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From: email@example.com (Glen Walpert)
Subject: Re: Comb/Harmonic Generators
X-Newsreader: News Xpress 2.01
Date: Thu, 05 Dec 2002 20:01:31 GMT
NNTP-Posting-Date: Thu, 05 Dec 2002 15:01:31 EST
Organization: Net Access (netaxs.com)
In article , "John Jardine" wrote:
>Vance wrote in message
>> Please forgive the dual post - I'm not familiar with the traffic.
>> I'm from Picosecond Pulse Labs and we've cobbled together a comb
>> generator which displays some very interesting characteristics. I'm
>> making this post for a little market feedback, as we're not systems
>> designers who use these components.
>> These devices are not SRD based, so they're not tuned. This means
>> their input frequency can vary - like 500Mhz to 15Ghz. The harmonic
>> content is quite strong due to some proprietary technology and we see
>> more than -10dmb at 40Ghz for a 2Ghz, +10dbm input. The device
>> consumes about 1.4W.
>> My questions are these: Are these three characteristics (variable
>> input, input frequencies to 15Ghz, and significantly higher harmonic
>> power) of significant value to designers? Are there other
>> alternatives? Does this enable other trade offs in the design?
>> Thanks for your feedback.
Step Recovery Diode
>Otherwise, sounds to me like you've invented a diode ;-)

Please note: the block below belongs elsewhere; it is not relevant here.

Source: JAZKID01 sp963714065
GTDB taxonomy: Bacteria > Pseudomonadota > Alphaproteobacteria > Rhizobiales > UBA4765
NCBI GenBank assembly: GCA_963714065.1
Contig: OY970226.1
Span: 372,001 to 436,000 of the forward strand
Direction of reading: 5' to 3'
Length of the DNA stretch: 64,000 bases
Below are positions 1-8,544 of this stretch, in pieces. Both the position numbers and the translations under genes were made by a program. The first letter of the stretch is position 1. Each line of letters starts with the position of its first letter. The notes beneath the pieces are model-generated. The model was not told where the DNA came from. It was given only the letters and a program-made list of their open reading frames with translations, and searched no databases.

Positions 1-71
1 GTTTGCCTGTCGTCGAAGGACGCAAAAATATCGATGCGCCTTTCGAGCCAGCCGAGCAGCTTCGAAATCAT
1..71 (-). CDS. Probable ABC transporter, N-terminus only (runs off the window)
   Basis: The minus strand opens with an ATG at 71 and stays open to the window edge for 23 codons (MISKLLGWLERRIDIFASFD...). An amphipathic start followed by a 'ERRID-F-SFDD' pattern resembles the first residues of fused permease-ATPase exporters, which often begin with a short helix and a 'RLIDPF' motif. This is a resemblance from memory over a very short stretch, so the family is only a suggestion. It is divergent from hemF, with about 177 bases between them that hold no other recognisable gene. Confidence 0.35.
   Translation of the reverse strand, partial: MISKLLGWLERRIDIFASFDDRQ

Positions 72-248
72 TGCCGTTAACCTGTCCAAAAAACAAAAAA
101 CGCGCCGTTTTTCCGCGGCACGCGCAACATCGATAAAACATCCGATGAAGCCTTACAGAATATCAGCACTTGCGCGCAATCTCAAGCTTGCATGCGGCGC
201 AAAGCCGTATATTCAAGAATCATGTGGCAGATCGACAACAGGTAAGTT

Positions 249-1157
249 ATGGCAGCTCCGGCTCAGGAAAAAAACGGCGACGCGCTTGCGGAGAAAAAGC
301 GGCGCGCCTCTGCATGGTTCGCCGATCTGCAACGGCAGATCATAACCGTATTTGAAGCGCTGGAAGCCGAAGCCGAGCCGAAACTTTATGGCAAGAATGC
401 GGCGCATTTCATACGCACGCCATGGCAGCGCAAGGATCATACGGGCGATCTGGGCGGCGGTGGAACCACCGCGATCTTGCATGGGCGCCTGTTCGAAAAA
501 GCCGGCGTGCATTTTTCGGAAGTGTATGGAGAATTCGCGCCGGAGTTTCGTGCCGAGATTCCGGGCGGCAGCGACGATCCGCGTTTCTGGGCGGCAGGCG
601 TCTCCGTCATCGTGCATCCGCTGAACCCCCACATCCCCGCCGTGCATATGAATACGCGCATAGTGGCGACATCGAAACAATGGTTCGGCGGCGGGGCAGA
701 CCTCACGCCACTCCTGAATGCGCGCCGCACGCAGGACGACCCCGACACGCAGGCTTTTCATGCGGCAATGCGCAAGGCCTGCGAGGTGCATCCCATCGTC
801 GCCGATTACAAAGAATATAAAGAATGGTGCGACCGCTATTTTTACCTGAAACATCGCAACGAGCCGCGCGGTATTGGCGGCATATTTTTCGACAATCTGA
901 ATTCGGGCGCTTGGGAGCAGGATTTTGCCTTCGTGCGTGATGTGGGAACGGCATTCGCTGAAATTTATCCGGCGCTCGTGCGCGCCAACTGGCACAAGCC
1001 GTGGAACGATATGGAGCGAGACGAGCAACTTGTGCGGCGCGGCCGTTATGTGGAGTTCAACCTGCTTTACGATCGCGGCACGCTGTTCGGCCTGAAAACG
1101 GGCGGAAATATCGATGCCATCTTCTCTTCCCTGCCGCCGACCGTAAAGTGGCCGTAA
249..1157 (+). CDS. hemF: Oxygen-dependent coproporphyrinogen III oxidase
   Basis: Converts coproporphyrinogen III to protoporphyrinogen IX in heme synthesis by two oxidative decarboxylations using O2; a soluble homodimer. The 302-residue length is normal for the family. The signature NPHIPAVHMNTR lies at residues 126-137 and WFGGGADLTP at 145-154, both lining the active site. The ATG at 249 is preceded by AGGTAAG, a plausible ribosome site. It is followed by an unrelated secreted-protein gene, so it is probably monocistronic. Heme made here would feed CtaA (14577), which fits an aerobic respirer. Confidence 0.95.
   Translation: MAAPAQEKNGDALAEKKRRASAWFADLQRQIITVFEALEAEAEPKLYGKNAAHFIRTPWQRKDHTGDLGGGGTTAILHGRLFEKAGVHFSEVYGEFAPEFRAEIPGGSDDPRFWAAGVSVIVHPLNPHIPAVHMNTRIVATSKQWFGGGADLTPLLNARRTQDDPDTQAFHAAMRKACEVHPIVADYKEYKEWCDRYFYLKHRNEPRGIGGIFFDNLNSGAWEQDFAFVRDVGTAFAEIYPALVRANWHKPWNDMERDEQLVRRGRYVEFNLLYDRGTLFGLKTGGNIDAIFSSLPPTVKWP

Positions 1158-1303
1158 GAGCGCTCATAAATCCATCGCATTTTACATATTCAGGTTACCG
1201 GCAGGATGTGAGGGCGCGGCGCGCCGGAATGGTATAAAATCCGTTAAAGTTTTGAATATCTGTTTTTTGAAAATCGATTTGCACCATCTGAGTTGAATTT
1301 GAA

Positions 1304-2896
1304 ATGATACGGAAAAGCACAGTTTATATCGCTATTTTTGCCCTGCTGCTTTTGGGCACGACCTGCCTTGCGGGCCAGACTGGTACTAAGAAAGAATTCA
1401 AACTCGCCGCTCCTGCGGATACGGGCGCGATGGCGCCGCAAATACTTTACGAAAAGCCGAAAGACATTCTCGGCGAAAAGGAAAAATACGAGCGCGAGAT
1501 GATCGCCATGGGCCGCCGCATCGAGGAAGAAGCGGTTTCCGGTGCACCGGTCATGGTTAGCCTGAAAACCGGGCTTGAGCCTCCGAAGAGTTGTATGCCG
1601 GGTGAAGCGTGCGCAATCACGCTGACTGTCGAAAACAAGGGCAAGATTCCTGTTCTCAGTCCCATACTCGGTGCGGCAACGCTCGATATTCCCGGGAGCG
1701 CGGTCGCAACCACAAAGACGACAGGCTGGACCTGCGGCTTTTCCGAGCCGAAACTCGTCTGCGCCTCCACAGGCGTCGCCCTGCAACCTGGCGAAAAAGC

No, they have invented a non-linear transmission line edge compressor!
I saw these advertised in one of the trade rags a while ago, and have been
trying to figure out how they work ever since. My guess is that they work in
a method analogous to accoustic edge compression - the effective dielectric
constant of the transmission line either decreases with increasing voltage
(for positive edge compression) or increases (for negative edge compression),
causing the higher voltage parts of the pulse to travel faster (or slower)
than lower voltage parts. (In sound propogation the higher pressure part of
the wave travels faster than the lower pressure part, an effect only
observable at high sound pressures when adiabatic compression causes
significant heating, usually ignored in basic acoustic primers but very
important in non-linear acoustics.)
There is a diode built into these transmission lines, and apparently the
effective dielectric constant of the transmission changes with the bias of the
diodes? Perhaps Vance could tell us something about these?
Sorry, I can't think of a good use for them at the moment. Interesting
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